GY311      Half Unit
The Political Economy of Urbanisation

This information is for the 2020/21 session.

Teacher responsible

Dr Jayaraj Sundaresan STC3.04


This course is available on the BA in Geography, BSc in Economic History and Geography, BSc in Environment and Development, BSc in Environmental Policy with Economics and BSc in Geography with Economics. This course is available with permission as an outside option to students on other programmes where regulations permit and to General Course students.

Course content

This course covers theories and processes of contemporary urban development from a critical political economy perspective, addressing urban problems and policy responses in our rapidly urbanizing world. The course examines what urbanisation means to the state, to (global/domestic) businesses, and ordinary citizens, focusing on a selected set of key themes that are pertinent to the understanding of urban injustice. Such themes include, but not limited to, the understanding of the (social) production of unequal urban space, global circulations of urbanism, gentrification, displacement and dispossession. Case studies are largely drawn from cities in the majority world, especially East and Southeast Asia, which provide opportunities for students to contest urban theories that have largely been rooted in the experiences of the advanced economies.


In the Department of Geography and Environment, teaching will be delivered through a combination of classes/seminars, pre-recorded lectures, live online lectures and other supplementary interactive live activities.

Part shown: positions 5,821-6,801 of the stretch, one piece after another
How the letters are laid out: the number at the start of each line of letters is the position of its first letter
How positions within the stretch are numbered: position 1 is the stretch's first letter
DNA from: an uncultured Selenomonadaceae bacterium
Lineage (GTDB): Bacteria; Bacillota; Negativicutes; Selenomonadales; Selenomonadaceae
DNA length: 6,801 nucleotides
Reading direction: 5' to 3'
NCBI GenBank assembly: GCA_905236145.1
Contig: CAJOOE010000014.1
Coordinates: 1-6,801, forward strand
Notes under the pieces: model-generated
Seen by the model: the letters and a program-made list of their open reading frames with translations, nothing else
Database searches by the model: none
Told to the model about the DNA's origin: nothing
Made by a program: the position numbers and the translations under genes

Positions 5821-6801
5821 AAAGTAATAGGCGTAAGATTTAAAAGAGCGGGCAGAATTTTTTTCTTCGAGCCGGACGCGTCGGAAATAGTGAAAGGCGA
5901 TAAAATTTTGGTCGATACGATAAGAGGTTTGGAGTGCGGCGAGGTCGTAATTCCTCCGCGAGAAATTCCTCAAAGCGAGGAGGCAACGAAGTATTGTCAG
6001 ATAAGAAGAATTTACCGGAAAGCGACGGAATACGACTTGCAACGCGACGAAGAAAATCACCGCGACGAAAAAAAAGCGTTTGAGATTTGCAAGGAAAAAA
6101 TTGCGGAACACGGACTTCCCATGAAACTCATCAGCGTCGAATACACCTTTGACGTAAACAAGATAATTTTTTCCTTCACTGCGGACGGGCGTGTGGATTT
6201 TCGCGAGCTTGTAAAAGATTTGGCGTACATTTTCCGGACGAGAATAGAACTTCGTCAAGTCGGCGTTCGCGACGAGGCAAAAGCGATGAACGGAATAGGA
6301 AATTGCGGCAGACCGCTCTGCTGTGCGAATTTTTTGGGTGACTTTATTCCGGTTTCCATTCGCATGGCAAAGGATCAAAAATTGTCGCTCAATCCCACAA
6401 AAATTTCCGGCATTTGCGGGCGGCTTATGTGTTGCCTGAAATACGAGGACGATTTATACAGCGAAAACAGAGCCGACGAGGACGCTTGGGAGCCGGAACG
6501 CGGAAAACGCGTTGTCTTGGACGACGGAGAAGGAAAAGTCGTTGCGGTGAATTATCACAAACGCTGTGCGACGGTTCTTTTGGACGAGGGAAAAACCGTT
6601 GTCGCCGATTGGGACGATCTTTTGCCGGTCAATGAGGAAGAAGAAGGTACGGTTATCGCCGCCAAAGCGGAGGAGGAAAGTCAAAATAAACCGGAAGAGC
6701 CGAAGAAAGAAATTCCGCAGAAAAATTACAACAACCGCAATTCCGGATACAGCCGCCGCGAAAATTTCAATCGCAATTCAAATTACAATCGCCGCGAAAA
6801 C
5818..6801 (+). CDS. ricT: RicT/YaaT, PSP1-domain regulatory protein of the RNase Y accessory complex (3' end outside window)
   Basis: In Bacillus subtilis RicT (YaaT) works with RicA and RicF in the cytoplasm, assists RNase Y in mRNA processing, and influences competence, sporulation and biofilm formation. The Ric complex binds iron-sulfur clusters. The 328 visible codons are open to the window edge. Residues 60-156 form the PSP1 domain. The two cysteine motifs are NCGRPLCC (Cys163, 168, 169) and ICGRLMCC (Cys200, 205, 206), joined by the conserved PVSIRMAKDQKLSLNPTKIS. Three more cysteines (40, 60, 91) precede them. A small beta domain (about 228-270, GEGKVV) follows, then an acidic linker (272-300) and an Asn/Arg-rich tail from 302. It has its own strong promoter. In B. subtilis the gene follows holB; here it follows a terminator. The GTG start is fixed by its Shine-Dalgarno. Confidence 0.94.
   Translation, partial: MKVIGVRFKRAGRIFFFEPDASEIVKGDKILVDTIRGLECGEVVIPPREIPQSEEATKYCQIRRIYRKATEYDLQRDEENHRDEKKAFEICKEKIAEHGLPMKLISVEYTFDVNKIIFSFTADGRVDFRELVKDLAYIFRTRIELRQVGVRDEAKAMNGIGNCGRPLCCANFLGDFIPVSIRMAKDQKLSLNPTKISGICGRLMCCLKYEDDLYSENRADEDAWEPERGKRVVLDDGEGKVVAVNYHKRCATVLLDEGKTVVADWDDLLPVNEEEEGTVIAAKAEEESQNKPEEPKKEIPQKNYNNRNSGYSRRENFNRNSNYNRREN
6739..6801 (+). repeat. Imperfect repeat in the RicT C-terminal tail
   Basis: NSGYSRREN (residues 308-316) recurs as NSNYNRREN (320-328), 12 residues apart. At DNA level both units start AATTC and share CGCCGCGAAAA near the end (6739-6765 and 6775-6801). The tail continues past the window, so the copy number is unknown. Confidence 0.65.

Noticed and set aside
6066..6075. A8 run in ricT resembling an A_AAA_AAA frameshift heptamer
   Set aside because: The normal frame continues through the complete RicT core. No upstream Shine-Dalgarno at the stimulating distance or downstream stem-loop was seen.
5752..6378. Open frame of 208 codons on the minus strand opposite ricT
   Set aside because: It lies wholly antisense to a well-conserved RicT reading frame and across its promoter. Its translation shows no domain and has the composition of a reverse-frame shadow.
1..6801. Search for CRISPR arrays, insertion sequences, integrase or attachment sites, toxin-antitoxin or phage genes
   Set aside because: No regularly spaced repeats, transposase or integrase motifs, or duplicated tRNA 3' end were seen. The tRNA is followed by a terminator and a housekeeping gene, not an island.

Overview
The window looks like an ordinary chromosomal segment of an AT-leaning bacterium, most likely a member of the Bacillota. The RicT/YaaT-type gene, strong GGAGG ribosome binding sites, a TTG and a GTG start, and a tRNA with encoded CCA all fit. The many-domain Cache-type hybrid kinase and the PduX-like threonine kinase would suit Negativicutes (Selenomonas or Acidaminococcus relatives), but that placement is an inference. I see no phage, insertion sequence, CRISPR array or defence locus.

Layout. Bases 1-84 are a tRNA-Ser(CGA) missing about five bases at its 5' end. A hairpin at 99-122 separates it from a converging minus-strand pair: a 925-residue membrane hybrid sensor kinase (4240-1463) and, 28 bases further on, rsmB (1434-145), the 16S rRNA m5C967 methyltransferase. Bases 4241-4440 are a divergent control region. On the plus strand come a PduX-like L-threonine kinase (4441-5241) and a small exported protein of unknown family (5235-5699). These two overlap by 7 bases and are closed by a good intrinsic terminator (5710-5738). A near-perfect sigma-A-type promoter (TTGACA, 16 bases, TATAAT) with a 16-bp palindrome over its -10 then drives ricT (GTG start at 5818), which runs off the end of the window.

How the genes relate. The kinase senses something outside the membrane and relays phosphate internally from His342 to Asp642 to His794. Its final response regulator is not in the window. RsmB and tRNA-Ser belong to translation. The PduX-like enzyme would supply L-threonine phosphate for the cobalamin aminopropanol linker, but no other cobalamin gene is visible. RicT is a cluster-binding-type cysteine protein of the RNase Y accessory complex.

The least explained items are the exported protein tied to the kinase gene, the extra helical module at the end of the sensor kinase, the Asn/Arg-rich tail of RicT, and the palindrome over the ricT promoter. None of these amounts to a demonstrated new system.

This course is delivered through a combination of classes and lectures across Michaelmas Term.


This course includes a reading week in Week 6 of Michaelmas Term.

Formative coursework

Students will be expected to produce one formative essay outline in the Michaelmas Term.

Indicative reading

  • Harvey, D. (1989) The Urban Experience. Johns Hopkins University Press;
  • Wu, F. (2015) Planning for Growth: Urban and Regional Planning in China. Routledge;
  • Park, B-G. et al. (Eds.) (2012) Locating Neoliberalism in East Asia. Wiley-Blackwell;
  • Labbé, D. (2014) Land Politics and Livelihoods on the Margins of Hanoi, 1920-2010. UBC Press;
  • Lees, L., Shin, HB and López-Morales, E. (Eds.) (2015) Global Gentrifications: Uneven Development and Displacement. Policy Press;
  • Lees, L., Shin, HB and López-Morales, E. (2016) Planetary Gentrification. Polity Press;
  • Mathews, G. (2011) Ghetto at hte Center of the World: Chungking Mansions, Hong Kong, The University of Chicago Press;
  • Shao, Q. (2013) Shanghai Gone: Domicide and Defiance in a Chinese Megacity. Rowman & Littlefield


Coursework (90%, 3000 words) and continuous assessment (10%) in the MT.

Continuous assessment refers to class participation.

Important information in response to COVID-19

Please note that during 2020/21 academic year some variation to teaching and learning activities may be required to respond to changes in public health advice and/or to account for the situation of students in attendance on campus and those studying online during the early part of the academic year. For assessment, this may involve changes to mode of delivery and/or the format or weighting of assessments. Changes will only be made if required and students will be notified about any changes to teaching or assessment plans at the earliest opportunity.

Key facts

Department: Geography & Environment

Total students 2019/20: 25

Average class size 2019/20: 26

Capped 2019/20: No

Value: Half Unit

Guidelines for interpreting course guide information

Personal development skills

  • Self-management
  • Team working
  • Problem solving
  • Application of information skills
  • Communication